Signs of Dehydration
Dehydration may range from mild to severe, and it is important to note the signs so that it can be detected and managed early, before it becomes severe or leads to a dangerous imbalance of electrolytes. Some early signs of dehydration include dry mouth, thirst, weakness, and dizziness. The mouth may become so dry that it gets sticky and becomes difficult to talk or swallow food that is dry.
As the body gets more dehydrated, you can begin to see the effects in the skin. If you pinch your skin and it returns to normal quickly, you are hydrated. If the skin stays upright for several seconds before sinking back into a normal position, you are dehydrated. As the condition worsens, you may start to feel fatigued, urination may slow or stop, you may get a fever and get constipated, and your eyeballs may appear sunken.
Staying Hydrated During Treatment and Recovery
For cancer patients going through chemotherapy especially, it is important to monitor hydration and take steps to drink more fluids and avoid dehydration. Taking in more fluids is one of the most important things you can do to avoid or treat dehydration. If you have little appetite and drinks don’t go down easily, stick with water. Ice chips can be useful and are often easier for patients to use than drinking glasses of water
When eating, choose foods that contain water, like fruit, gelatin foods, soups, or popsicles. If you have signs of electrolyte imbalance, talk to your doctor about how to manage it. You may need a sports drink to replenish electrolytes. It is also important to manage the symptoms that are leading to dehydration. Talk to your doctor about how to manage any vomiting or diarrhea that your treatment causes.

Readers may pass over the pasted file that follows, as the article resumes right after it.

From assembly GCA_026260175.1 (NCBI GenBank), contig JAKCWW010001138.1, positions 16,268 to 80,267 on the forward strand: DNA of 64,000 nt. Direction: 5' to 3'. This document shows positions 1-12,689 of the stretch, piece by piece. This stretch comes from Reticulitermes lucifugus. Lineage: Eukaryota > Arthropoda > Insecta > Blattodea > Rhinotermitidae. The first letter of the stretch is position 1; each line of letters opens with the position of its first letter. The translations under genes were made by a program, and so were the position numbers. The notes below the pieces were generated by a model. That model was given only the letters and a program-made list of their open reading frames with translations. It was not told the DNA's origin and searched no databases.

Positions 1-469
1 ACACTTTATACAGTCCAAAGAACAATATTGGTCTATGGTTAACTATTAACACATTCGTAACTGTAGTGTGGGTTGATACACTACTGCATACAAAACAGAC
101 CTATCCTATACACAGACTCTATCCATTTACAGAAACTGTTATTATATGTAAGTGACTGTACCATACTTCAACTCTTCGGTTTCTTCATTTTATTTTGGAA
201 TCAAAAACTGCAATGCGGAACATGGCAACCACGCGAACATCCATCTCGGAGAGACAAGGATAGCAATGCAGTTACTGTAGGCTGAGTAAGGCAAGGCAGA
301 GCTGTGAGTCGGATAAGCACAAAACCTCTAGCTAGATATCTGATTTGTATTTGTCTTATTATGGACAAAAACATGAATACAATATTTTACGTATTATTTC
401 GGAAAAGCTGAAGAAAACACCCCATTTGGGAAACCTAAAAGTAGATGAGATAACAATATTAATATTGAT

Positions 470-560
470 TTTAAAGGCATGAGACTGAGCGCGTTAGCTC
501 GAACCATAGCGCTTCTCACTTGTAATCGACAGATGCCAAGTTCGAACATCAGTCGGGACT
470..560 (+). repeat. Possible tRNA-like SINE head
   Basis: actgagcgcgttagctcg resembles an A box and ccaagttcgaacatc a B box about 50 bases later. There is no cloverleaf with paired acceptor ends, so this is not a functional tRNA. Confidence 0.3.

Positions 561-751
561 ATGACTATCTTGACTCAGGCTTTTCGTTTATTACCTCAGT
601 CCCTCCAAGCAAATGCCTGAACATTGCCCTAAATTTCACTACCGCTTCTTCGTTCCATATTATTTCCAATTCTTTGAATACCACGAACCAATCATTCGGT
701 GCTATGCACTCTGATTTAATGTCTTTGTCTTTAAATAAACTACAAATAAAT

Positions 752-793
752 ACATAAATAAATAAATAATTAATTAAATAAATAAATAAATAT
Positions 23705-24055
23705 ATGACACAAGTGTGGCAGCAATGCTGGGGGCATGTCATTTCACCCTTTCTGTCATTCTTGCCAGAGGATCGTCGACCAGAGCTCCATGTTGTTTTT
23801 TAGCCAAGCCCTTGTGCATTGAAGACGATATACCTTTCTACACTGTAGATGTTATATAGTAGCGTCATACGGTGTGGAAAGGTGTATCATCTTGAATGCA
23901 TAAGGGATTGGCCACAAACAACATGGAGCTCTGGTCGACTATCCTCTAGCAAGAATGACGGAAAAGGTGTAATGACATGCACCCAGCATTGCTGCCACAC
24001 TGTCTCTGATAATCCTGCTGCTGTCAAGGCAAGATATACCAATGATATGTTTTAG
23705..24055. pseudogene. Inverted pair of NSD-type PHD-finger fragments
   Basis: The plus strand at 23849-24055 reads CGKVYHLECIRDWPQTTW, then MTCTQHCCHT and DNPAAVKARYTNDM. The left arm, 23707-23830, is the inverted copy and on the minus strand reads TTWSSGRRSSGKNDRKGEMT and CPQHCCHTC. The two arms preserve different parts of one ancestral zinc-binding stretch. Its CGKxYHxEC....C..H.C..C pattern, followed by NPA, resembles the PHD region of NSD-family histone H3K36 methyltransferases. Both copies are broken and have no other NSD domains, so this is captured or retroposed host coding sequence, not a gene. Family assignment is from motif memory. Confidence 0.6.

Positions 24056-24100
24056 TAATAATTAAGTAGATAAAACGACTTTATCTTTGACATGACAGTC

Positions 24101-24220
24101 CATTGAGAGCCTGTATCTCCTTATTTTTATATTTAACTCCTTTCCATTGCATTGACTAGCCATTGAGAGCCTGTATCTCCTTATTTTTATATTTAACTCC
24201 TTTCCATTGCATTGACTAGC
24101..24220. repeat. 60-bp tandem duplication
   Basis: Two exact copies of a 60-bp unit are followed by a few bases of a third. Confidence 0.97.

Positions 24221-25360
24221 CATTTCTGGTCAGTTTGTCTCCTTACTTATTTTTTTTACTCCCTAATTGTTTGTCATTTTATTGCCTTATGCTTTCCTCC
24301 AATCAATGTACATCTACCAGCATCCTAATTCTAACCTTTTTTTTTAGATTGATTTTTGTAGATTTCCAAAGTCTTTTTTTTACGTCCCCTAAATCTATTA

The Role of Hydration in Cancer Prevention
Hydration is very important for mesothelioma and cancer patients because dehydration can be both uncomfortable and dangerous. It is also important to note that dehydration may actually play a role in the development of cancer. Studies have found that staying hydrated is important for overall health, but specifically for preventing chronic illnesses including cancer.
In one study, for instance, researchers looked at fluid intake in nearly 50,000 patients over ten years and found a strong correlation with bladder cancer. The greater a person’s fluid intake on a daily basis, the lower their risk was of developing bladder cancer. This has been found in other studies as well, and researchers think it may be related to exposing the bladder to more carcinogens. Another study found that adequate water intake was associated with a lower risk of colon cancer in men and women. The same was found in a study of breast cancer.
Fluid intake, staying hydrated, and avoiding electrolyte imbalances are all important for all people. Dehydration can be particularly problematic for patients undergoing chemotherapy and recovering from mesothelioma and other types of cancer. It is important for doctors and patients to address dehydration, to try to avoid it, and to treat it if necessary. Most interesting of all may be how good hydration may reduce a person’s risk of developing cancer in the first place, another reason for everyone to be aware of and concerned with dehydration.